Tuesday, September 20, 2011

Lymphomatous Involvement of the Adrenal Glands

Lymphomatous involvement of the adrenal glands occurs in less than 5% of patients with non-Hodgkin lymphoma. 50% of these patients have bilateral involvement. Other types of lymphoma involve the adrenal glands even less frequently. Involvement is most commonly secondary.

Patients may present with adrenal insufficiency.

The most common imaging finding is nonspecific unilateral or bilateral enlargement of the adrenal glands. Adenopathy in the abdomen and elsewhere may suggest the diagnoosis. Early on, the shape of the adrenal gland may be preserved, mimicking adrenal hypertrophy or hyperplasia. Washout characteristics are similar to those of other adrenal malignancies.

FDG avidity of the adrenal glands on PET imaging tends to follow that of other involved areas. FDG upatke, however, may not be a reliable indicator of disease activity in certain types of lymphoma (e.g., marginal zone and peripheral T-cell lymphomas) and may be low in low-grade lymphomas.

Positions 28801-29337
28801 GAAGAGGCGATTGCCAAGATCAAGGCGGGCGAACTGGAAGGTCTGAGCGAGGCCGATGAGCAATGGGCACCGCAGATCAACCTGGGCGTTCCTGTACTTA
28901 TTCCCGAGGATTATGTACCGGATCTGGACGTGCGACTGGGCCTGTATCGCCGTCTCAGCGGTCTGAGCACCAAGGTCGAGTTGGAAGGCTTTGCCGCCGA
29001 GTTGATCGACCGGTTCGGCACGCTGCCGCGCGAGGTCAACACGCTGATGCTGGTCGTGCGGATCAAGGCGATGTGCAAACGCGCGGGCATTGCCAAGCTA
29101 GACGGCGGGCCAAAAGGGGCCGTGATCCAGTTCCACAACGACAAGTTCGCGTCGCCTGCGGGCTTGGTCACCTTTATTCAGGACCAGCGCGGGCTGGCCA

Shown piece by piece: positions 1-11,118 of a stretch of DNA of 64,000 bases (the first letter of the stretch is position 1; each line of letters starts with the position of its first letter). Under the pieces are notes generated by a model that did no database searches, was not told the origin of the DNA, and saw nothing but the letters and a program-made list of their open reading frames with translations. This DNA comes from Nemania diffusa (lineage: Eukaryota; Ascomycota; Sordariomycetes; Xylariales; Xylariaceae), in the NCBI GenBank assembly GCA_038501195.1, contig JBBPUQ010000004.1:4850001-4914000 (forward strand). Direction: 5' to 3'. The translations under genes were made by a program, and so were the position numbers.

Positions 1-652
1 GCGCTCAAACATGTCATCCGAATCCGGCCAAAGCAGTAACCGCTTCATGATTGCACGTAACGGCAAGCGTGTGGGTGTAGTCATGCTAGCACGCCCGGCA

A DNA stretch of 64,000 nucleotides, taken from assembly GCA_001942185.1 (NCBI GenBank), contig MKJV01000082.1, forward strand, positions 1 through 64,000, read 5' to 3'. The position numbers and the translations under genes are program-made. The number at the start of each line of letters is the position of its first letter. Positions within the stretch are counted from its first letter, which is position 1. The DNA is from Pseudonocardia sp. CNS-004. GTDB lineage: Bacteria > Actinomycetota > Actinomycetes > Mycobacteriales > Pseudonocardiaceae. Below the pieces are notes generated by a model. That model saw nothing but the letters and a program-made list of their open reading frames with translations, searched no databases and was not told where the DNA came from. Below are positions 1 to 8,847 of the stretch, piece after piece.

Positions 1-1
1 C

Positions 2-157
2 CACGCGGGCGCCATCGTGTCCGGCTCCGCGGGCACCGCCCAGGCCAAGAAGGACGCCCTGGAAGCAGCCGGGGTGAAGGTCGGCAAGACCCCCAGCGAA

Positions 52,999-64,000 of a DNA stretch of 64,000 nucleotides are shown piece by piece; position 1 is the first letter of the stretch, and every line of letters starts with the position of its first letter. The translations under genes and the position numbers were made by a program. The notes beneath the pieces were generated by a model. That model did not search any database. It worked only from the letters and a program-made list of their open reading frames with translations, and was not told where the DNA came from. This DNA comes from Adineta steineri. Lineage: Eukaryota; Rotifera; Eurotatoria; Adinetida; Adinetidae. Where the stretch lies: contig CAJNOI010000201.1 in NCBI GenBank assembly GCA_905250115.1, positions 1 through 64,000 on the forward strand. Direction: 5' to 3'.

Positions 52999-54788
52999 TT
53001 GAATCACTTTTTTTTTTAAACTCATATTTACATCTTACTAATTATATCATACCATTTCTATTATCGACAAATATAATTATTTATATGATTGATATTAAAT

On MRI, the lesions are heterogeneously T1-hypointense and T2-hyperintense and demonstrate progressive contrast enhancement.

The images above are from a patient with diffuse large B-cell lymphoma and show multiple adrenal lesions bilaterally. The lesions are FDG avid. Biopsy showed lymphomatous involvement.

References

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